Sweeney Communications

Eliciting the support of demotivated staff

by Jo Ann Sweeney - 11:04 on 05 September 2013

How can I deal with staff who are demotivated and have very little time to contribute to my project?

As I read your question lots more popped into my mind; questions I would ask if we were working together:

  • What is causing these staff members to feel demotivated?
  • Do they work for you directly or indirectly?
  • How much influence do you have over what motivates them?
  • How impacted are they by your project?
  • How much influence do they have over the success of your project?
  • What do you want them to contribute and how critical is their contribution?

It is possible to turn motivation round, but this takes lots of time and effort. My questions are designed to work out whether the effort is worth making. If yes then here are some broad steps to help shape your efforts.

Engage them in conversations

These conversations can be formal or informal, planned or ad hoc whenever you bump into people. They are your chance to find out what people think of your project and the organisation in general. Also, they will give a starting point for understanding how to change attitudes and behaviours.

Ask their managers for support

People tend to focus on what their managers say is important so spend some time convincing their line managers that involvement in your project is good for the team. This could be a presentation to all managers or to small groups of managers in the various business units.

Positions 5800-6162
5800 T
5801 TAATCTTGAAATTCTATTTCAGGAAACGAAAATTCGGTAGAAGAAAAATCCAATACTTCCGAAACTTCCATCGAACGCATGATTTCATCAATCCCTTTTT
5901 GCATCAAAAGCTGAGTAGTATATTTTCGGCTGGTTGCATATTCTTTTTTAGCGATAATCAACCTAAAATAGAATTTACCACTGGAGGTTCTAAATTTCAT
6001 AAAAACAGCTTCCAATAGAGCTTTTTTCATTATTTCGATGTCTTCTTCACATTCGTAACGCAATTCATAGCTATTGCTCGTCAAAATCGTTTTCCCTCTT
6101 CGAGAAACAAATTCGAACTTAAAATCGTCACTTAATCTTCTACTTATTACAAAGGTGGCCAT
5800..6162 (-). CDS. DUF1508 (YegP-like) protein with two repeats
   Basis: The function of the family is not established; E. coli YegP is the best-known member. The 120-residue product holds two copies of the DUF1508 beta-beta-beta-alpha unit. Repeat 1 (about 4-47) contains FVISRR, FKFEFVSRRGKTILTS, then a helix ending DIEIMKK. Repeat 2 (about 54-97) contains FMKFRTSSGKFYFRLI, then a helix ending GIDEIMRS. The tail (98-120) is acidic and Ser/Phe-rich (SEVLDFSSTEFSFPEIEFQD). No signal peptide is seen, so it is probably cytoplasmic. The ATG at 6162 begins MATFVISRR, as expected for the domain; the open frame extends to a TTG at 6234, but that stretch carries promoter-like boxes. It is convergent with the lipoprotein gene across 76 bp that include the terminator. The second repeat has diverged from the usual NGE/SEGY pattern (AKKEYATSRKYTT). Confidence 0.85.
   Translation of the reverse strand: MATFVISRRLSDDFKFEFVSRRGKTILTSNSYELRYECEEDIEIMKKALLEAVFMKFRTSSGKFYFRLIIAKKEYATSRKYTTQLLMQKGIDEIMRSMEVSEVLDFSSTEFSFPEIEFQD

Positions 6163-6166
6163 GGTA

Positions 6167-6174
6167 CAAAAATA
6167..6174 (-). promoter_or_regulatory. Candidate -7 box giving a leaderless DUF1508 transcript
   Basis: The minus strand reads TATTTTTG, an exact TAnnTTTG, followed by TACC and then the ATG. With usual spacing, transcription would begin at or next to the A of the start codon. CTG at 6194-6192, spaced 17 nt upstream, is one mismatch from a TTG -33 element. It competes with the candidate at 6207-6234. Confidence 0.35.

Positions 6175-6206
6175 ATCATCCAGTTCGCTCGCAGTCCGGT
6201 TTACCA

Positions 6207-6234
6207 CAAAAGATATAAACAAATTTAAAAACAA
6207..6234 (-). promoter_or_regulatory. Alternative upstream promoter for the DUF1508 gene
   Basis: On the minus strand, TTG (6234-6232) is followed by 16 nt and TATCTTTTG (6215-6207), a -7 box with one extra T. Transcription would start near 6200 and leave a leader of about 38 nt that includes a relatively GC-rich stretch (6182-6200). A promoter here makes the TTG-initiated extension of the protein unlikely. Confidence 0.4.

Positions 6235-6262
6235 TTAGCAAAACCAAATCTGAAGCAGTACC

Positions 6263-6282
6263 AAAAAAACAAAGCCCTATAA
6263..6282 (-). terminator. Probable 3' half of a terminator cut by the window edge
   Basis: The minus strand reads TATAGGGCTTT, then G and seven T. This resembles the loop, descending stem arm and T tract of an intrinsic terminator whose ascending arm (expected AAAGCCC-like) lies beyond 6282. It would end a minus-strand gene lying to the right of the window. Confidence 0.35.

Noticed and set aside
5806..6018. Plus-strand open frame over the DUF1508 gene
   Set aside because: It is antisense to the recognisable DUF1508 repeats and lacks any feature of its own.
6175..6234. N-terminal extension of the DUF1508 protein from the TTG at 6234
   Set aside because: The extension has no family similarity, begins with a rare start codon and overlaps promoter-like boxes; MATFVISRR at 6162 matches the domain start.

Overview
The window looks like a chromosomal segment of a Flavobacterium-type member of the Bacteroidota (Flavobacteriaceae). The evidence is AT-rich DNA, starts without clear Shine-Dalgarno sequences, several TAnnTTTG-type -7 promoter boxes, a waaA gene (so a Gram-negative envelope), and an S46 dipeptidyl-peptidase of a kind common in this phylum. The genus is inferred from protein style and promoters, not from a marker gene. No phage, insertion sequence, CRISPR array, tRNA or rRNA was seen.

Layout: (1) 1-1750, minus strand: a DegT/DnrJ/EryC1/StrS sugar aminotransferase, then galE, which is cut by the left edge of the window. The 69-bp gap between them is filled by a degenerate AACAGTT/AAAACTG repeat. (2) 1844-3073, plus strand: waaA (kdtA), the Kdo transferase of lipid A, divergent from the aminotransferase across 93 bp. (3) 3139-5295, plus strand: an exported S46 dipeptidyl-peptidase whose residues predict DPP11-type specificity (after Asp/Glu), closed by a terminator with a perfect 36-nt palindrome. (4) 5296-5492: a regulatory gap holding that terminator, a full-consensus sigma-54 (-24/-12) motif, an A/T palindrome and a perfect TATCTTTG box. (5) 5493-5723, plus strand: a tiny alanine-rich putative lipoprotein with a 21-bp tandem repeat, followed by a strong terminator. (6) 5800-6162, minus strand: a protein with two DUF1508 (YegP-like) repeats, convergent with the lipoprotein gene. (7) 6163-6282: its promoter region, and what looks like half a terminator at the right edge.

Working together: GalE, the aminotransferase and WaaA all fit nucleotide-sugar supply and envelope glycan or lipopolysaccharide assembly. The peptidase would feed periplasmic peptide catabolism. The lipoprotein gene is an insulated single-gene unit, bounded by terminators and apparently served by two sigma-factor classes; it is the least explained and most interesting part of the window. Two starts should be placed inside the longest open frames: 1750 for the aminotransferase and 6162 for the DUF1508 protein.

Grab their attention

Begin by acknowledging the challenges they face and how your project helps overcome these. Often we focus on how great the hardware and software are, but no one outside our project cares.
 

Explain the detail in plain language

Use concrete rather than abstract words to explain clearly and concisely what your project is all about, especially important when working across borders and cultures. Be specific about what you are offering them.

Explain the benefits

Have lots of communications explaining the benefits for them of getting involved in your project and speak face-to-face whenever possible. If they can’t see personal benefits why should they support you?

 

Call to action

Also be very specific and clear on the actions you are asking them to take. You probably will want to give them timescales - and thank them afterwards.
 

A UK public sector project manager asked this question during the Worth Working Summit 2013.

Though this year’s summit is now over, you can still join the discussions at our LinkedIn group Worth Working For. Please do join us and share your views.

Each week I share one small change I’ve found makes a big difference to communications through Transforming Tuesdays. Sign up for your copy here!


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